Scott Jacobs’ 1,100-square-foot Cape is a perfect candidate for an energy upgrade. The 90-year-old house is gutted, and Jacobs wants to insulate it well even if his budget is not unlimited.
“This is my problem,” Jacobs writes in a Q&A post at GreenBuildingAdvisor. “Three companies have provided estimates now. Two say open-cell foam, 7 inches to 8 inches, on the roof and 3.75 inches on the walls. One company just quoted 7 inches of open-cell foam on the roof and 2 inches of closed-cell foam on walls. Estimates vary between $4,500 and $5,500.”
First, Jacobs wonders, how do the 2 inches of closed-cell foam compare with 3 3/4 inches of open-cell foam? And second, for someone with not much money to spend, would installing rigid foam insulation in the rafter bays himself be a reasonable option?
That’s the topic for this month’s Q&A Spotlight.
Open-cell vs. closed-cell foam
Jean-Paul McGraw sums up some of the basic differences between these two types of insulation, including R-values and cost.
“The advantages of closed-cell foam compared to open-cell foam include its strength, higher R-value, and its greater resistance to the leakage of air or water vapor,” McGraw writes.
“The disadvantage of the closed-cell foam is that it is denser, requires more material, and therefore, is more expensive. Even though it has a better R-value, typically the cost per R is still higher than open-cell foam. The choice of foam can also be based on the requirements for the other performance or application specific characteristics such as strength, vapor control, available space, etc.”
Open-cell spray foam has an R-value of about 3.5 to 3.7 per inch and typically uses water as a blowing agent, while closed-cell foam has an R-value of about 6 per inch, he adds.
Costs, at least in McGraw’s area, average about 80 cents a square foot for open-cell foam and about $1.20 per square foot for closed-cell foam. With those R-values in mind, Jacobs will have trouble meeting energy code recommendations for his region if he goes with open-cell foam.
“A house in [Climate Zone] 6 requires R-49 insulation in the attic,” Armando Cobo says. “If your intention is to have a conditioned attic, 7.5 in. [of open-cell] foam is R-28, then you also need 3 in. minimum rigid insulation on top of the roof decking. If you want to install [closed-cell] foam, you would require 7.5 in., and it can only be installed in 2-in. applications.”
“The companies that are proposing 7 inches of open-cell spray foam for your roof are only offering R-26,” adds GBA senior editor Martin Holladay. “That isn’t much. In your climate zone, as Armando points out, you really want at least R-49. Don’t let a spray-foam contractor talk you into accepting insulation that is less than the minimum code requirements.”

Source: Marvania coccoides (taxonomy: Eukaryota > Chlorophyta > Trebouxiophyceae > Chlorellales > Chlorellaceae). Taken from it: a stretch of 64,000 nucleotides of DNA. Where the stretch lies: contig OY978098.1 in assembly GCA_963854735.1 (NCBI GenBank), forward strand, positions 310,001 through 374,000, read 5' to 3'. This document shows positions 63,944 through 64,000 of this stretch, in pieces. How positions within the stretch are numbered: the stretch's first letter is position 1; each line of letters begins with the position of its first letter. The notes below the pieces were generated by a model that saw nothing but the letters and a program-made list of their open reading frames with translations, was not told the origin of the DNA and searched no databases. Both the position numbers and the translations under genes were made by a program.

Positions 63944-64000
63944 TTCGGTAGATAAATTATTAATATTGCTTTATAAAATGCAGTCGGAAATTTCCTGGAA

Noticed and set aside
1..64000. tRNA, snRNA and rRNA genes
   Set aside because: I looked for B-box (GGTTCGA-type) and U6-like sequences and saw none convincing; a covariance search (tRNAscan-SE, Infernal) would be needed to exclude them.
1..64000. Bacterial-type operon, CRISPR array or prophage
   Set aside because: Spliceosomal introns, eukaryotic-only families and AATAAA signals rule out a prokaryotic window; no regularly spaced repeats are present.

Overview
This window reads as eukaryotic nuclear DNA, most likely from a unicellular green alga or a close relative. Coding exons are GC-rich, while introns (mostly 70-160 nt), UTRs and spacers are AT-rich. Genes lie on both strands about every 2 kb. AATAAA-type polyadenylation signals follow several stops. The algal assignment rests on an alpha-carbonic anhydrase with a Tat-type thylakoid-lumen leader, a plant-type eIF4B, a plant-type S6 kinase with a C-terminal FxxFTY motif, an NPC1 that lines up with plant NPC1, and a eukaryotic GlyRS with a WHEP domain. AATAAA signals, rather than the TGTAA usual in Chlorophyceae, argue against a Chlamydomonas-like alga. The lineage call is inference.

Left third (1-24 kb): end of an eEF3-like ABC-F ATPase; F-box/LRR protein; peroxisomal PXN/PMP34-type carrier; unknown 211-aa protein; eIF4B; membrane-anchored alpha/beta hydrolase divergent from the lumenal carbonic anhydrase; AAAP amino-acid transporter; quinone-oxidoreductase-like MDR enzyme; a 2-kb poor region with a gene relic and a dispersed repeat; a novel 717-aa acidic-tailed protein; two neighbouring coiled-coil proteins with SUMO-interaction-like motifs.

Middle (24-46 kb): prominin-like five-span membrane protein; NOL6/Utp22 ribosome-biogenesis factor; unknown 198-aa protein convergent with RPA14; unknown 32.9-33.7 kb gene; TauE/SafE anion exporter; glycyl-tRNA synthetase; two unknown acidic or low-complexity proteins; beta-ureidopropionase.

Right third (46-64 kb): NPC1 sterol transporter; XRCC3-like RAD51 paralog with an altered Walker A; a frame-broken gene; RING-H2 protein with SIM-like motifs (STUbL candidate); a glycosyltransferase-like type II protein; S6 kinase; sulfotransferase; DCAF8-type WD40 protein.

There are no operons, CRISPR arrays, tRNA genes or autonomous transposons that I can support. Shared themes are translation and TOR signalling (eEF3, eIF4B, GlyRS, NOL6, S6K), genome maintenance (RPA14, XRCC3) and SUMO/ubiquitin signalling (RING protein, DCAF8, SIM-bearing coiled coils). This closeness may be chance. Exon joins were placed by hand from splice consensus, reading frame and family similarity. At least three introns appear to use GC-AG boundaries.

Energy codes aren’t everything
Energy codes may call for R-49 in the roof, but that doesn’t mean it’s absolutely necessary, some commenters argue.
Among them is A.J. Builder in upstate New York, who writes that “code R-values do not factor in how well spray foam works compared to fiberglass of the same R value. Most times spray foam is not installed to code R values and yet it performs much better than fiberglass.”
Others go even further. Meeting the R-49 requirements is a “waste of money,” Eric Price writes.
“Eric is right,” adds John Pfeiffer. “IMHO the law of diminishing returns really takes a bite out of using more than 2 to 3 in. of closed-cell (depending on your location, I’m in southern N.Y., zone 4a). Don’t trust the codes for telling you what is the most cost-effective way to insulate a house. They are written by people wearing suits and working in offices, not contractors.”
An R-40 roof may leak half the amount of heat as an R-20 roof, he says, but savings may amount to only pennies per square foot at the expense of adding twice the amount of insulation at double the cost.
“Also, consider what happens if your roof has a leak,” he adds. “Open-cell is a sponge and will need to be taken out and replaced; closed-cell won’t show the leak and will soak the plywood until something gives.”
Our expert’s opinion
GBA technical director Peter Yost added this:
Scott, it sure sounds as though you would like to optimize energy performance, taking advantage of the framing cavities being open, and do it as economically as possible, including DIY. Given all that, here are my recommendations:
- Get a sense of where to spend your money – the best two ways to do this, in my opinion, are to get a whole-house performance assessment done by a BPI-certified technician, and to use the LBNL Home Energy Saver Pro Energy Assessment Tool. I have used this on more than one project, and using the detailed assessment path, I have come within $100 of total household annual utility bills, and their recommendations are useful.
- Seriously consider the DIY rigid-foam approach to cavity fill. Yes, this is labor-intensive, but it is relatively easy to do, and you often can employ scraps of rigid foam or salvaged rigid foam insulation. The key is to not be too fussy about how your cuts fit, because you can’t cut it tight or well enough to be your air barrier anyway, so save the air sealing for later, when you spray foam all your joints and perimeters.
- Others have given solid guidance on choosing open-cell or closed-cell foam. On this, let me add that if you do choose a spray foam approach to cavity fill, be sure to use a certified installer.
- Evaluate your investment options. Martin and I just both wrote useful blogs on the topic of payback analysis – give those a look.